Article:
With the development of fermentation technology, the BT bacterium can be grown in artificial media and gallons can be produced economically.
As stated above, neither BT bacteria nor the protein toxins have any effect on people, pets (unless you are raising caterpillars as pets!), livestock, or honey bees. In fact, there is a BT product that is specifically registered to control the honey bee infesting caterpillar, the wax moth.
Unfortunately, there is considerable misunderstanding about the effects of BT sprays. Indeed, BT sprays will kill most of the young caterpillars that may ingest it as they feed on treated plant leaves. Both damaging caterpillars, such as the gypsy moth as well as harmless butterflies and moths, can be killed. However, by avoiding sensitive areas that may serve as habitat for desirable or endangered butterflies and moths, unwanted effects can be avoided.
In general, BT and its toxins are destroyed within three to five days by sunlight and other microbes. Caterpillars killed by BT stop feeding, drop to the ground, and decay harmlessly. The BT applied in a spray does not multiply or accumulate in the environment.
Because of the way that caterpillars grow, only the young caterpillars have gut linings thin enough for the BT toxin to punch holes in it. For gypsy moth, once the larvae have gotten larger than 5/8-inch long, they are rather difficult to kill with BT. Therefore, the best time to apply BT is after all the eggs have hatched and while the caterpillars are no larger than third instars. The third instar is the caterpillar stage that has molted two times after hatching. Third instar larvae are usually 1/2- to 5/8-inch long and still have black heads.
Most federal, state, and local governments use BT products to control gypsy moth on public and private lands. While there are many insecticides registered for control of gypsy moth, most governmental agencies use BT as the "least toxic" method of control.
Occasionally, federal and state agencies will also use another biological pesticide based on the nucleopolyhedrosis virus (NPV). NPV is even more specific for gypsy moth caterpillars, but it is very expensive to produce and use, and is not commercially available.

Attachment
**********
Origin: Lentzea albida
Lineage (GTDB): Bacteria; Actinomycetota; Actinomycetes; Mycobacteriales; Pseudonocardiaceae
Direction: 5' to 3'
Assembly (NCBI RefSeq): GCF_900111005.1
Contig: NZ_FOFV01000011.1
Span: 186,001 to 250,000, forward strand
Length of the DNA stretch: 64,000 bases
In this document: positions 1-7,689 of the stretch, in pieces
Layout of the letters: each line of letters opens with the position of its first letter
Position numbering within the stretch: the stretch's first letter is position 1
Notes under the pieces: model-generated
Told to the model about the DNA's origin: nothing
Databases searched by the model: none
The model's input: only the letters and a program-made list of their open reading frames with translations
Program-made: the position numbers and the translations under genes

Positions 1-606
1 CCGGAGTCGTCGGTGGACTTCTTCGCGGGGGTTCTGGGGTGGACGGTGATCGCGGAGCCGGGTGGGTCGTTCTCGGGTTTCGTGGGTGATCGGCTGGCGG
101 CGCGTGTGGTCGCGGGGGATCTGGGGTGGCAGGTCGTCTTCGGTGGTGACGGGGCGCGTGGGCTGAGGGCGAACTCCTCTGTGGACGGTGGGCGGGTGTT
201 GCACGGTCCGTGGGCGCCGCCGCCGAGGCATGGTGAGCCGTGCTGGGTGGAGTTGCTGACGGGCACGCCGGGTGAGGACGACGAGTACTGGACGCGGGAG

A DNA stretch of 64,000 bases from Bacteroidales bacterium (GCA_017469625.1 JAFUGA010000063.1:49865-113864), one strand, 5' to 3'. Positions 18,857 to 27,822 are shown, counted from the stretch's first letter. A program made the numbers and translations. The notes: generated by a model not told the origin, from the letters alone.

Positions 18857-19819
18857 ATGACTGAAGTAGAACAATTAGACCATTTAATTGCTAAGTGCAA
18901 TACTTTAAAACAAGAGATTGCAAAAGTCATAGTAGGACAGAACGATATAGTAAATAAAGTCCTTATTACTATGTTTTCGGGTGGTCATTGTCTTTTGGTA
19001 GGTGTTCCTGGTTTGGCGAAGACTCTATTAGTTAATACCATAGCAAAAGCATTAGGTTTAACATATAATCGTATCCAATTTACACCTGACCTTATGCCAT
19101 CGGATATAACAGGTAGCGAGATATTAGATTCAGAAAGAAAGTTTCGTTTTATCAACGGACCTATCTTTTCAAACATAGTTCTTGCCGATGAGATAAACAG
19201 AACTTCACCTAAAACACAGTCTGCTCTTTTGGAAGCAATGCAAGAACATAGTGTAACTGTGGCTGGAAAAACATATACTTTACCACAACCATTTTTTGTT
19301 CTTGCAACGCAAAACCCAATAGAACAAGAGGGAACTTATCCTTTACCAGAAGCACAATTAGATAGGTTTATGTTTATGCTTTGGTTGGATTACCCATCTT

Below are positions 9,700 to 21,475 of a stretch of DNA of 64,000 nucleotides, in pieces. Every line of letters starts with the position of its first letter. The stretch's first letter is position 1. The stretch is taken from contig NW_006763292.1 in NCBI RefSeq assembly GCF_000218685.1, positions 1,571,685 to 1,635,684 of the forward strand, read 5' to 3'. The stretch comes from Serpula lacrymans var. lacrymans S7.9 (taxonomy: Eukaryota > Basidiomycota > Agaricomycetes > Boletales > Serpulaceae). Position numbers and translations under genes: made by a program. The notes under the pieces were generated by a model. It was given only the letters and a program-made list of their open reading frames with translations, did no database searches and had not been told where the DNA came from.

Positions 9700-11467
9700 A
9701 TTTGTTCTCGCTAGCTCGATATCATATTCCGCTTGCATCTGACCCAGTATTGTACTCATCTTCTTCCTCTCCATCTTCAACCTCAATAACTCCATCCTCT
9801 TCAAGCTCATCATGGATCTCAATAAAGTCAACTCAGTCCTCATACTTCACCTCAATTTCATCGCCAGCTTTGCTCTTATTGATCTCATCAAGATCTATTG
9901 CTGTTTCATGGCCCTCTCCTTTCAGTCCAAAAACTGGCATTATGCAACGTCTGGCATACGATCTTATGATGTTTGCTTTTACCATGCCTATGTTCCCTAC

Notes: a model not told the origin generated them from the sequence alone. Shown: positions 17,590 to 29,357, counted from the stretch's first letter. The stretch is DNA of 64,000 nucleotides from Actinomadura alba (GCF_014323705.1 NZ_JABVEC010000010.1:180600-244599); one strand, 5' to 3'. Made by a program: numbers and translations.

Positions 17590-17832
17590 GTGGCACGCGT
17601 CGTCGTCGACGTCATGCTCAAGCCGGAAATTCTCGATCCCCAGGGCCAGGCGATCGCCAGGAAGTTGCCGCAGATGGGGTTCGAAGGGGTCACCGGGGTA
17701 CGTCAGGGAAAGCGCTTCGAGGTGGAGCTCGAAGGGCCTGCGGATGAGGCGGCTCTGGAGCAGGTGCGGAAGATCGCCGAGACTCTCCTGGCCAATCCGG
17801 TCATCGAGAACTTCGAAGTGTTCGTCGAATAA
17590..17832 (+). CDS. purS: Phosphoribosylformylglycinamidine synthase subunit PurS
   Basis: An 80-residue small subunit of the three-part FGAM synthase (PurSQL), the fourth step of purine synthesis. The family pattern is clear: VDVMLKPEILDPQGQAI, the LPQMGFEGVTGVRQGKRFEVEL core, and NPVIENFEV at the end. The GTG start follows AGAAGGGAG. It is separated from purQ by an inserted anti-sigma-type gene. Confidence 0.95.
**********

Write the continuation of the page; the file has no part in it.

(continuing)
Yes! BT products for caterpillar control are available from your local garden center. However, you will have to read the labels carefully because the BT package looks just like regular insecticides. Common over-the-counter products are: Dipel , Thuricide , and Caterpillar Attack .
Be sure to read the label for the active ingredients. "Bacillus thuringiensis, var. kurstaki" should be on the label. If the variety is "israelensis," "San Diego," or "tenebrionis," then you have a BT that is active against fly larvae or beetle larvae, not gypsy moth larvae.
Follow the label instructions carefully, and don't waste your time or money if the caterpillars are over 5/8- inch long!
If you need to dispose of the extra BT you may have purchased, check out the label. Many other garden and ornamental plant infesting caterpillars are on the label. It is excellent for control of cabbageworms, fall webworms, and bagworms - as long as you spray these caterpillars when they are very small!
This publication contains pesticide recommendations that are subject to change at any time. These recommendations are provided only as a guide. It is always the pesticide applicator's responsibility, by law, to read and follow all current label directions for the specific pesticide being used. Due to constantly changing labels and product registration, some of the recommendations given in this writing may no longer be legal by the time you read them. If any information in these recommendations disagrees with the label, the recommendation must be disregarded. No endorsement is intended for products mentioned, nor is criticism meant for products not mentioned. The author, The Ohio State University and Ohio State University Extension assume no liability resulting from the use of these recommendations.
All educational programs conducted by Ohio State University Extension are available to clientele on a nondiscriminatory basis without regard to race, color, creed, religion, sexual orientation, national origin, gender, age, disability or Vietnam-era veteran status.
Keith L. Smith, Associate Vice President for Ag. Adm. and Director, OSU Extension.
TDD No. 800-589-8292 (Ohio only) or 614-292-1868